LIC organization first Queens-based nonprofit to win prestigious award

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There are more than 4,200 non-profits in the borough, representing 15 percent of the New York City total, but no Queens organization has ever won a prestigious New York Community Trust Nonprofit Excellence Award. Until now.

Row New York, a 12-year-old Long Island City-based organization that empowers youth from under-resourced communities, was one of three nonprofits to win the award Nov. 20. The three organizations were recognized for their outstanding management practices.

“We’re very excited about it,” Row New York Founder and Executive Director Amanda Kraus said. “It’s a seal of approval when someone that is respected takes a long look at your organization and decides, after careful analysis, that yes — they are a good nonprofit.”

The Nonprofit Coordinating Committee sponsors the award.

“Basically, it’s a trade association for nonprofits,” awards committee member Diana Davenport said. “We’re experts at analysis and run a really nice and successful program and people really pay attention to the winners. They can use the award to generate more interest and press recognition. This helps them in their fund-raising because people will know that their money is going to a well-run, professional organizati­on.”

Row New York began in 2002 with the simple idea that competitive rowing paired with rigorous academic support for underserved youth could change the trajectory of their teen years and beyond. Row New York teams have medaled at the New York State championship for six years in a row and compete regularly at regional regattas against athletes who have every advantage.

Each girl averages 1,008 hours in the year-round intensive program and it’s not all on the water. The program offers intensive academic tutoring and college preparedness with nearly 100 percent going on to higher learning, most on scholarship.

“We get girls from neighborhoods like Flushing and Jamaica, from schools that don’t have much in the way of athletics, and we teach them the sport of rowing,” Kraus said. “Rowing is the ultimate team sport where there are no stars. It’s not always fun, it’s hard work, but you push through it and see the rewards. It helps to forge character. They travel, compete and transform into strong confident women.”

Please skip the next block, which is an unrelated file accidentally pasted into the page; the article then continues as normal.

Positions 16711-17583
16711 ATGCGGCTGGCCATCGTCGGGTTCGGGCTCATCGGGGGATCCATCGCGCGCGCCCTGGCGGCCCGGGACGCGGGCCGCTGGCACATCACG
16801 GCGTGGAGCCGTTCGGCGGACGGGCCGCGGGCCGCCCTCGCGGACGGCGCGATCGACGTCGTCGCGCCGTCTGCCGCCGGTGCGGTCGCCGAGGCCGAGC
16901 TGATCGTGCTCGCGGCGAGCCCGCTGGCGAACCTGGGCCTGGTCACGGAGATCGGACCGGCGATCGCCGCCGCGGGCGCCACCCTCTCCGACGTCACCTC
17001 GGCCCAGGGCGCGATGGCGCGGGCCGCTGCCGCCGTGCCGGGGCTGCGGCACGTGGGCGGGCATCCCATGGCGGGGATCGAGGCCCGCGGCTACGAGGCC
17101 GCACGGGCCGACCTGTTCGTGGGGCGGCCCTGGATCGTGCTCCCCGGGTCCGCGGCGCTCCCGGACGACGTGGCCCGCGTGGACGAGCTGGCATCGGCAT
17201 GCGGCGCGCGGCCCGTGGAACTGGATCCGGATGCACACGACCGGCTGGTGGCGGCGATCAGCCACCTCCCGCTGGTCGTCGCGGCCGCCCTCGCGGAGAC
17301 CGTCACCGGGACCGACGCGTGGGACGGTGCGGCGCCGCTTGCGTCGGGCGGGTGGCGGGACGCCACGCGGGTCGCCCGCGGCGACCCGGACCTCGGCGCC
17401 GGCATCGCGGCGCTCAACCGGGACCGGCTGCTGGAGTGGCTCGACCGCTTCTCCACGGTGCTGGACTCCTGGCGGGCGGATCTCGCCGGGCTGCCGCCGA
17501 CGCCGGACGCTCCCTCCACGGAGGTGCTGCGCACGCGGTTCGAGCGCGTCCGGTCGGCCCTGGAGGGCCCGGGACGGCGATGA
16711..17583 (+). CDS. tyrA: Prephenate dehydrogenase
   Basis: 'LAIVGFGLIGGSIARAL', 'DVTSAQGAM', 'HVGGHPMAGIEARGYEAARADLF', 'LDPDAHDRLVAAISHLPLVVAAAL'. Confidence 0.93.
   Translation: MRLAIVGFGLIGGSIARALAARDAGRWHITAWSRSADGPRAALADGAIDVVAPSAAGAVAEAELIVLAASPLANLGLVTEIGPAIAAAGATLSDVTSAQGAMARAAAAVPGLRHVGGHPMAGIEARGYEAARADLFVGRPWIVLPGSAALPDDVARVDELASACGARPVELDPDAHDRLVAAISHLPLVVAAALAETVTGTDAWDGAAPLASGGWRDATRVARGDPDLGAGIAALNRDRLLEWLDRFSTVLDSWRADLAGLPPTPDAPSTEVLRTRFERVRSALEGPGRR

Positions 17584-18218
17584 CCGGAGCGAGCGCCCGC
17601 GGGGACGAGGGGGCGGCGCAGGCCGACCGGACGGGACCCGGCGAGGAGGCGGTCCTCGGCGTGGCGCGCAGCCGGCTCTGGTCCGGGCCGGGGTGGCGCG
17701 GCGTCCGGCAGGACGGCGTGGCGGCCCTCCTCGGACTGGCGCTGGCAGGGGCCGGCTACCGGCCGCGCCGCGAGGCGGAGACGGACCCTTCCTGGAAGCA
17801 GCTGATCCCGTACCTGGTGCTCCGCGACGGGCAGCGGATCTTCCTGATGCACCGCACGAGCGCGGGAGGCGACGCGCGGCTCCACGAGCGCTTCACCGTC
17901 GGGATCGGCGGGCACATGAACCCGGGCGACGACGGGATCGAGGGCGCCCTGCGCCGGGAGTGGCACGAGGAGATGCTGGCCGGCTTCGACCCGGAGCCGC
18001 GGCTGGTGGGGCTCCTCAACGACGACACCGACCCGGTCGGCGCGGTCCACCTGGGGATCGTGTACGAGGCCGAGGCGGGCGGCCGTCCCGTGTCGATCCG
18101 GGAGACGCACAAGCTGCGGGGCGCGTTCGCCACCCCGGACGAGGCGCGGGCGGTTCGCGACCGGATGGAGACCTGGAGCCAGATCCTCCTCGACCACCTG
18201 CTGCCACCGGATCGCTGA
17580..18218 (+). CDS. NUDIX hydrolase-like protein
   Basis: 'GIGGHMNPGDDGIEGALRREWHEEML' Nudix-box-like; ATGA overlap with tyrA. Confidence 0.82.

The awards are based on eight areas of excellence: focus on results; governance structure; financial management; human resources; diversity and responsiveness; information technology; communications; and fund-raising.

“Amanda crafted her organization after our eight areas of excellence,” Davenport said.

Kraus agreed, saying the focus on the eight areas helped Row New York develop into a well-run organization. “We’re just over a decade old with just 23 full-timers on staff; these other winners have been around for 120 years,” she said.

Leake & Watts was founded as an orphanage in 1831 and continues to give support to thousands of children. Graham Windham was founded in 1806 providing innovative child welfare and youth development programs.

As for being the first Queens nonprofit to win the award, Knaus said, “We are very aware of that, but I think Queens doesn’t get the attention it deserves for all the great works its nonprofits are doing.”

Posted 12:00 am, November 28, 2014
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Reader feedback

Martin from Manhattan says:
Not sure why a sexist organization is getting such props. When I was a rower growing up in NYC I was desperate to find a place to row as NYAC was too far (New Rochelle) to go. Had RowNY been around then I would have been turned away because I am male. Even Bette Midler balked when RowNY took over for a club that was running her diversity program on the Harlem River. RowNY is a club team not a high school or college where the AD would have to worry about gender imbalance due to the football population. Clubs shouldn't be allowed to perpetuate some sort of pink apartheid. After, we need to get male youth off of the street (or couch) and onto the playing fields (or water).
Nov. 28, 2014, 11:28 am
Rick from Queens from Jamaica says:
Hello, Row New York does have a boys program. Also, not sure why you think Bette Midler balked at anything. Her group asked Row NY to take over their boathouse. Great group serving great girls and boys !
Nov. 28, 2014, 3:59 pm
Gh from Washington Heights says:
Row N.Y. Started as a girls only program in their queens location. It would be nice for the article to mention that in Manhattan it's a coed program.

Rowing or Crew as it's technically known faces a disadvantage four men in the n.c.a.a. As it's only a scholarship sport for women. Traditionally used to counter football for title ix purposes.

Having been to a number of regattas where rny is an underdog as they may not be the best teams. They are still upstart team compared to those perennials power houses with huge financial and family support. I attend these to support my nephew and the rny Manhattan team.
Dec. 1, 2014, 5:11 am

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